The evolution of dissolved oxygen (top, contour lines indicate percent saturation) and potential temperature (bottom, contour lines indicate salinity) in the upper 40 m in the central Canada Basin as measured by ITP 13.
Four ITPs, deployed between 2006 and 2009, have provided year-round dissolved oxygen (DO) measurements from the surface mixed layer to 760 m depth under permanent sea-ice cover in the Arctic Ocean. Long-term calibration drift of the oxygen sensor can be characterized and removed by referencing to recent calibrated ship DO observations on deep isotherms. Observed changes in the water column time series are due to drift of the ITP into different water masses and also to seasonal variability, driven by both physical and biological processes within the water column. Several scientific examples are highlighted that demonstrate the considerable potential for sustained ITP-based DO measurements to better understand the Arctic Ocean circulation patterns and biogeochemical processes beneath sea ice.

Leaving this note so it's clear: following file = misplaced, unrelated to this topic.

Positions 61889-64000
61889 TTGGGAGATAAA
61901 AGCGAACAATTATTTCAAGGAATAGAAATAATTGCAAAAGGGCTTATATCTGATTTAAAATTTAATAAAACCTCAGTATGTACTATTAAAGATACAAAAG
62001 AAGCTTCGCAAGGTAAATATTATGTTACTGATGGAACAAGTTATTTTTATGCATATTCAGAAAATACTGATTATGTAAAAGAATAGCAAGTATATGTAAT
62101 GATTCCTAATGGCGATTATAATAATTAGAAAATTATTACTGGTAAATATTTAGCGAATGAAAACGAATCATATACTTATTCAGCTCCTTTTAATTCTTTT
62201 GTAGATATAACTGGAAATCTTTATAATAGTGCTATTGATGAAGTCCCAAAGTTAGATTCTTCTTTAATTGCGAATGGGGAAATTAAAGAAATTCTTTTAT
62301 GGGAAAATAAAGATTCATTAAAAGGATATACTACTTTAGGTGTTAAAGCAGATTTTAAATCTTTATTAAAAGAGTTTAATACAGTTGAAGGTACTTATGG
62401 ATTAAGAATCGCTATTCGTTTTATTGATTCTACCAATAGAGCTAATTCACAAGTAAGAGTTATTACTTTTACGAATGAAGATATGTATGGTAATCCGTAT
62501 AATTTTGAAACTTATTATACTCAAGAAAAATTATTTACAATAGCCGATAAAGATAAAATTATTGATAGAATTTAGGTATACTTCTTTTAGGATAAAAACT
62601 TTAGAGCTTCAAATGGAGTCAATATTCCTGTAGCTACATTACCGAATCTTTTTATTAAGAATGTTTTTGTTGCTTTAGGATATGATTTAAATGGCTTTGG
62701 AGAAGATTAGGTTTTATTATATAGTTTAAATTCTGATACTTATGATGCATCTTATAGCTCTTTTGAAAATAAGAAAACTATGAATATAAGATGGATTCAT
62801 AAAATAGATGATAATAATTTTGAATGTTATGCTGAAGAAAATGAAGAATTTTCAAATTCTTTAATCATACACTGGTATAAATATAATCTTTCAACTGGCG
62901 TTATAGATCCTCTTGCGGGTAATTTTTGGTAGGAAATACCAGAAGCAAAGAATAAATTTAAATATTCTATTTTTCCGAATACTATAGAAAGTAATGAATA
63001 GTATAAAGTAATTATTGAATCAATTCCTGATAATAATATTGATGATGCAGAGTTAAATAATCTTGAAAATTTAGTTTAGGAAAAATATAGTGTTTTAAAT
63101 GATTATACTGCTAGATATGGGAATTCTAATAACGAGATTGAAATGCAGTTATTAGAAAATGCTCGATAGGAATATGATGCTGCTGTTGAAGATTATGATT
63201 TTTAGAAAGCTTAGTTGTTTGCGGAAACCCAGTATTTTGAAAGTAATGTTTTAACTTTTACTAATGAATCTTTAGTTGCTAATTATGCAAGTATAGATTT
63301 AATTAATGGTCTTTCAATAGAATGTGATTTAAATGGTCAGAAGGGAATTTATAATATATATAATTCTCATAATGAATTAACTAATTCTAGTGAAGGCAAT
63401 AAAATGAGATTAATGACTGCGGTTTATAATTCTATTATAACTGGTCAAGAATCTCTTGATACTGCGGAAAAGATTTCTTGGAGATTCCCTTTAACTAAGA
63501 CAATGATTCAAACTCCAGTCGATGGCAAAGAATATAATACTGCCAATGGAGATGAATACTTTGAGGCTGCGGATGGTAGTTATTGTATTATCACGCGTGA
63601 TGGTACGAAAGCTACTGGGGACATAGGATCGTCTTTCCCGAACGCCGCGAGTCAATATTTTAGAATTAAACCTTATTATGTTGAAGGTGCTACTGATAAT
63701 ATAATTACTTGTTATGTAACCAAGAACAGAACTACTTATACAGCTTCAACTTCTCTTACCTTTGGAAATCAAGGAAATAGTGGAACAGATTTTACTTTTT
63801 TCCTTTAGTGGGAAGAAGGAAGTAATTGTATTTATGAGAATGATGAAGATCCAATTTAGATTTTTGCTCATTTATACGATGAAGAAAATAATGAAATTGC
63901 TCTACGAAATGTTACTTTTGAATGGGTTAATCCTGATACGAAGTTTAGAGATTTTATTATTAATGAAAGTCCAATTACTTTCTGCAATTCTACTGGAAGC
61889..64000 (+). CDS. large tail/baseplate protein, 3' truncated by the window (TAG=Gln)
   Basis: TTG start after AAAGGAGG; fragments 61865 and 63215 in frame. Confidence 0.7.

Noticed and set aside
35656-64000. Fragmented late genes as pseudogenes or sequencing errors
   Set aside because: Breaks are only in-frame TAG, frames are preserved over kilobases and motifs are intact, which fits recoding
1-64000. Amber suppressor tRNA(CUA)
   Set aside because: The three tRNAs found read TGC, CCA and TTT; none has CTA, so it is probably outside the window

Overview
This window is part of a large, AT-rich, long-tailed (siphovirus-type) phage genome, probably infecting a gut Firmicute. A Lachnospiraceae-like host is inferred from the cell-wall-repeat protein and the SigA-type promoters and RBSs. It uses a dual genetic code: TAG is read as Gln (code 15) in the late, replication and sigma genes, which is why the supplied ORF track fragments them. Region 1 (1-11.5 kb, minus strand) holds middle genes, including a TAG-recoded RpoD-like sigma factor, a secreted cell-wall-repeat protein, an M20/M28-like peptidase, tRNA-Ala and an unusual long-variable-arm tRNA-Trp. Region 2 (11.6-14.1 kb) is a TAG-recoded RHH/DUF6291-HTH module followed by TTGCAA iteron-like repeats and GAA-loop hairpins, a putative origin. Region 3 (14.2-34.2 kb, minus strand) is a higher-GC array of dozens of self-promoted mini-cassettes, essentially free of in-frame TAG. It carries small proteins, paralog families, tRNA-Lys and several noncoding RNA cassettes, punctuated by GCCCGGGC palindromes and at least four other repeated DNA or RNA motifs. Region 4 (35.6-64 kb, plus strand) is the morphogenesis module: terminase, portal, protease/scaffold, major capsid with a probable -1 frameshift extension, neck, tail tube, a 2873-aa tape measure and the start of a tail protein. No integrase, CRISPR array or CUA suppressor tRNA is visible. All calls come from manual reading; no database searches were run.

Reference: Timmermans, M.-L., R. Krishfield, S. Laney, and J. Toole, 2010. Ice-Tethered Profiler measurements of dissolved oxygen under permanent ice cover in the Arctic Ocean. Journal of Atmospheric and Oceanic Technology, Vol. 27, 1936-1949. doi: 10.1175/2010JTECHO772.1.